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By Charles Dickens

The imperative novel from England's so much liked novelist, David Copperfield is the tale of a tender man's adventures on his trip from an unsatisfied and impoverished early life to the invention of his vocation as a profitable writer.

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Extra resources for David Copperfield: (Signet Classics)

Example text

But I do not at all complain of having been kept out of this property, and if anybody else should be in the present enjoyment of it, he is heartily welcome to keep it. I was born with a caul, which was advertised for sale, in the newspapers, at the low price of fifteen guineas. Whether sea-going people were short of money about that time, or were short of faith and preferred cork jackets, I don’t know; all I know is that there was but one solitary bidding, and that was from an attorney connected with the bill-broking business, who offered two pounds in cash and the balance in sherry, but declined to be guaranteed from drowning on any higher bargain.

He held me quite easily with one arm, and I don’t think I was restless usually, but I could not make up my mind to sit in front of him without turning my head sometimes, and looking up in his face. He had that kind of shallow black eye—I want a better word to express an eye that has no depth in it to be looked into—which, when it is abstracted, seems, from some peculiarity of light, to be disfigured, for a moment at a time, by a cast. Several times, when I glanced at him, I observed that appearance with a sort of awe, and wondered what he was thinking about so closely.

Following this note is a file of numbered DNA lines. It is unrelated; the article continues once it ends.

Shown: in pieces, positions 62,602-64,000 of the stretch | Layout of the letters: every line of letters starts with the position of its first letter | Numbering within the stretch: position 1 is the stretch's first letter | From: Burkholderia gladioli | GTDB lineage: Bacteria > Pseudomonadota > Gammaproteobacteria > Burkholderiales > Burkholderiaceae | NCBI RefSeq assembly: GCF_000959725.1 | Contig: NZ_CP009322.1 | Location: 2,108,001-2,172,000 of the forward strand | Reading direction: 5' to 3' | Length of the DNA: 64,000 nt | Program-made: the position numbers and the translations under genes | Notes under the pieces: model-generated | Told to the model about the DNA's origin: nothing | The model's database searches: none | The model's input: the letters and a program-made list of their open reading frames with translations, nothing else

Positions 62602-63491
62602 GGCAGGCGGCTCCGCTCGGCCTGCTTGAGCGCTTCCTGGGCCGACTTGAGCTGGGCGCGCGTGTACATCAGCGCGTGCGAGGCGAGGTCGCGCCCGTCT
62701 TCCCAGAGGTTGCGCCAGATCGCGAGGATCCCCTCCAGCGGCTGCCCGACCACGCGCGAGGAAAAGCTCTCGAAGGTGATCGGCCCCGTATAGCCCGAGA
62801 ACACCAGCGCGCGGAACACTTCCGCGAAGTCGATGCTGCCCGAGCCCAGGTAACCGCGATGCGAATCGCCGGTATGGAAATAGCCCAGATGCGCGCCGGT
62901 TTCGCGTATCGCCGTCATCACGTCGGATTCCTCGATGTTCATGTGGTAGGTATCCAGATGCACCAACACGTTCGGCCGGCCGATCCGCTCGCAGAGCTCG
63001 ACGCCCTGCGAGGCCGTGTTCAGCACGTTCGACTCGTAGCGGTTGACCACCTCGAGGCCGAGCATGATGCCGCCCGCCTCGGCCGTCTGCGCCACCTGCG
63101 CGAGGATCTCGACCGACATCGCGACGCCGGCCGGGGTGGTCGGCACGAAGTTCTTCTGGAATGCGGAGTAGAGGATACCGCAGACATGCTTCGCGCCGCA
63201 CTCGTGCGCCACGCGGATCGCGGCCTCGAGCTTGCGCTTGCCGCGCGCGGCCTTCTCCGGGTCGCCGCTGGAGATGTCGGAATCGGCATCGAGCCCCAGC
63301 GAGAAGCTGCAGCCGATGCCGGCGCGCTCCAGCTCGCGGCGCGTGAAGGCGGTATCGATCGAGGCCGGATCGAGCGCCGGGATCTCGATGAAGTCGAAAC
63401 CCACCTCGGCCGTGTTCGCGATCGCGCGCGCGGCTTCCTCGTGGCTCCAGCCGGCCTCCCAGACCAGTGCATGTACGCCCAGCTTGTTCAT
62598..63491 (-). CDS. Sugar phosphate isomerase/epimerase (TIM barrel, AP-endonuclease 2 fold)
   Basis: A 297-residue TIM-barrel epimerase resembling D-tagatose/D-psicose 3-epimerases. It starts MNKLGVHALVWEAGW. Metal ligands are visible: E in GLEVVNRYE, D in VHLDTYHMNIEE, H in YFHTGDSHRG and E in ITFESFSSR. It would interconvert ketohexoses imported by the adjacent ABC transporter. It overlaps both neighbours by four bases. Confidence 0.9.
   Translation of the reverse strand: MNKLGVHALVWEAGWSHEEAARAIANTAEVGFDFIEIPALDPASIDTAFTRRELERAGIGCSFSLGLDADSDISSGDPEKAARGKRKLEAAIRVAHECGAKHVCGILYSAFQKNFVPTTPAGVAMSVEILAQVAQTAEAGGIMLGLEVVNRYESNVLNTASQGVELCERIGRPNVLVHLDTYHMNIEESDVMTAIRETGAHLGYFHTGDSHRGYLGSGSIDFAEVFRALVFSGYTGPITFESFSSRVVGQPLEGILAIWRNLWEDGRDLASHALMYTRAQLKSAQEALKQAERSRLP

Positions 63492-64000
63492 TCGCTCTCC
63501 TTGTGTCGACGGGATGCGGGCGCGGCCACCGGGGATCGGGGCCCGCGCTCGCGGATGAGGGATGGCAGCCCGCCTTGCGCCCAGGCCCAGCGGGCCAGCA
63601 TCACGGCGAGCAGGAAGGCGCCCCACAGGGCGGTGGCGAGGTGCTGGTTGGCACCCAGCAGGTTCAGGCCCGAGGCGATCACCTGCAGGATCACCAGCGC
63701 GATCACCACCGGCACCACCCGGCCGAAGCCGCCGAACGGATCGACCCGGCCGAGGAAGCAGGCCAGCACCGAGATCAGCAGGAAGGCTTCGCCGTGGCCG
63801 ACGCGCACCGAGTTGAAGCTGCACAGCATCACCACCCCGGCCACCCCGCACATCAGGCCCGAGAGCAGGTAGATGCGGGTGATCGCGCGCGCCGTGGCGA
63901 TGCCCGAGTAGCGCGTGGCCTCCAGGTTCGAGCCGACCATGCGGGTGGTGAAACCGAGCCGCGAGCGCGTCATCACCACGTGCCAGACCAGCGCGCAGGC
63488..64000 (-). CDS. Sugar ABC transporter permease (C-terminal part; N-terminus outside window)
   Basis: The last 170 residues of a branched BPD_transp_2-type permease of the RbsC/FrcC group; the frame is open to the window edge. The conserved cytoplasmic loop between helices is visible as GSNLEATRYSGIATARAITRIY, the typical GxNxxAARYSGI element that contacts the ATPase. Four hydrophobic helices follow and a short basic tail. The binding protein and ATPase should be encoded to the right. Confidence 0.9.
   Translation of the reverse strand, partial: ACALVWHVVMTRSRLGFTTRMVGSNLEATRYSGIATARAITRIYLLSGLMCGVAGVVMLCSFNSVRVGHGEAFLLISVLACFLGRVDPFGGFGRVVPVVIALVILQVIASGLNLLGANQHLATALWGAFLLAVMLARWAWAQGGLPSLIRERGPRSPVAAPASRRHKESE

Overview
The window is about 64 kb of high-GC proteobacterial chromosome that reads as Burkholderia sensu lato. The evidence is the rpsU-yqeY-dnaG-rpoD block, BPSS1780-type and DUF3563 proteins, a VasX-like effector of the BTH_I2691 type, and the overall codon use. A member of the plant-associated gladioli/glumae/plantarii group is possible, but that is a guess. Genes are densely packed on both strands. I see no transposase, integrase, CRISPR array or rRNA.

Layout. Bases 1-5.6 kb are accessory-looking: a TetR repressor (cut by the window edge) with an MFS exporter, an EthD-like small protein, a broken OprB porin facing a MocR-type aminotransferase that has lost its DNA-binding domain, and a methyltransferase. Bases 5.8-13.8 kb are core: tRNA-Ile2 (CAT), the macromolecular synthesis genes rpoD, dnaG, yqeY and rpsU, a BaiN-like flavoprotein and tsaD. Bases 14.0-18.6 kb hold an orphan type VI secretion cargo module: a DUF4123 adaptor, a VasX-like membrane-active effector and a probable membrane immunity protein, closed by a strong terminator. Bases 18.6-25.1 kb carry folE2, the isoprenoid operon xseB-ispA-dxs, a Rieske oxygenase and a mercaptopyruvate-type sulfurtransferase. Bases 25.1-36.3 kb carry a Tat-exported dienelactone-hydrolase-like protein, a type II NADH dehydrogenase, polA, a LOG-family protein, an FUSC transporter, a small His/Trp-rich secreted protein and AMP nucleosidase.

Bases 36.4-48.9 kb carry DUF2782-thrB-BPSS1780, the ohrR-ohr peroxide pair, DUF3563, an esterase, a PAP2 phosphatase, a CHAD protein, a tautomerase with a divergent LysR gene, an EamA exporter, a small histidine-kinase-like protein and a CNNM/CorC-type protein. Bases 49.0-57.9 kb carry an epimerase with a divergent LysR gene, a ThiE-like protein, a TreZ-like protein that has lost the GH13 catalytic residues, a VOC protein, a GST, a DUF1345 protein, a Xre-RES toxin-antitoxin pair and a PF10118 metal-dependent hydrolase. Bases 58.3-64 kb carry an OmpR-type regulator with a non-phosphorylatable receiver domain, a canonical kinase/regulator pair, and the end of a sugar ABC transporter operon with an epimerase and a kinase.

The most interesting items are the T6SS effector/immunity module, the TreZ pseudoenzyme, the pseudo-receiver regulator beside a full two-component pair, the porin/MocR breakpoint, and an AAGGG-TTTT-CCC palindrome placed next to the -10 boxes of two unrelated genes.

Mrs. ” Oh! If that was it, I was quite ready to go. I waited, in the utmost impatience, until my mother came home from Mrs. Grayper’s (for it was that identical neighbour), to ascertain if we could get leave to carry out this great idea. Without being nearly so much surprised as I expected, my mother entered into it readily, and it was all arranged that night, and my board and lodging during the visit were to be paid for. The day soon came for our going. It was such an early day that it came soon, even to me, who was in a fever of expectation, and half afraid that an earthquake or a fiery mountain, or some other great convulsion of nature, might interpose to stop the expedition.

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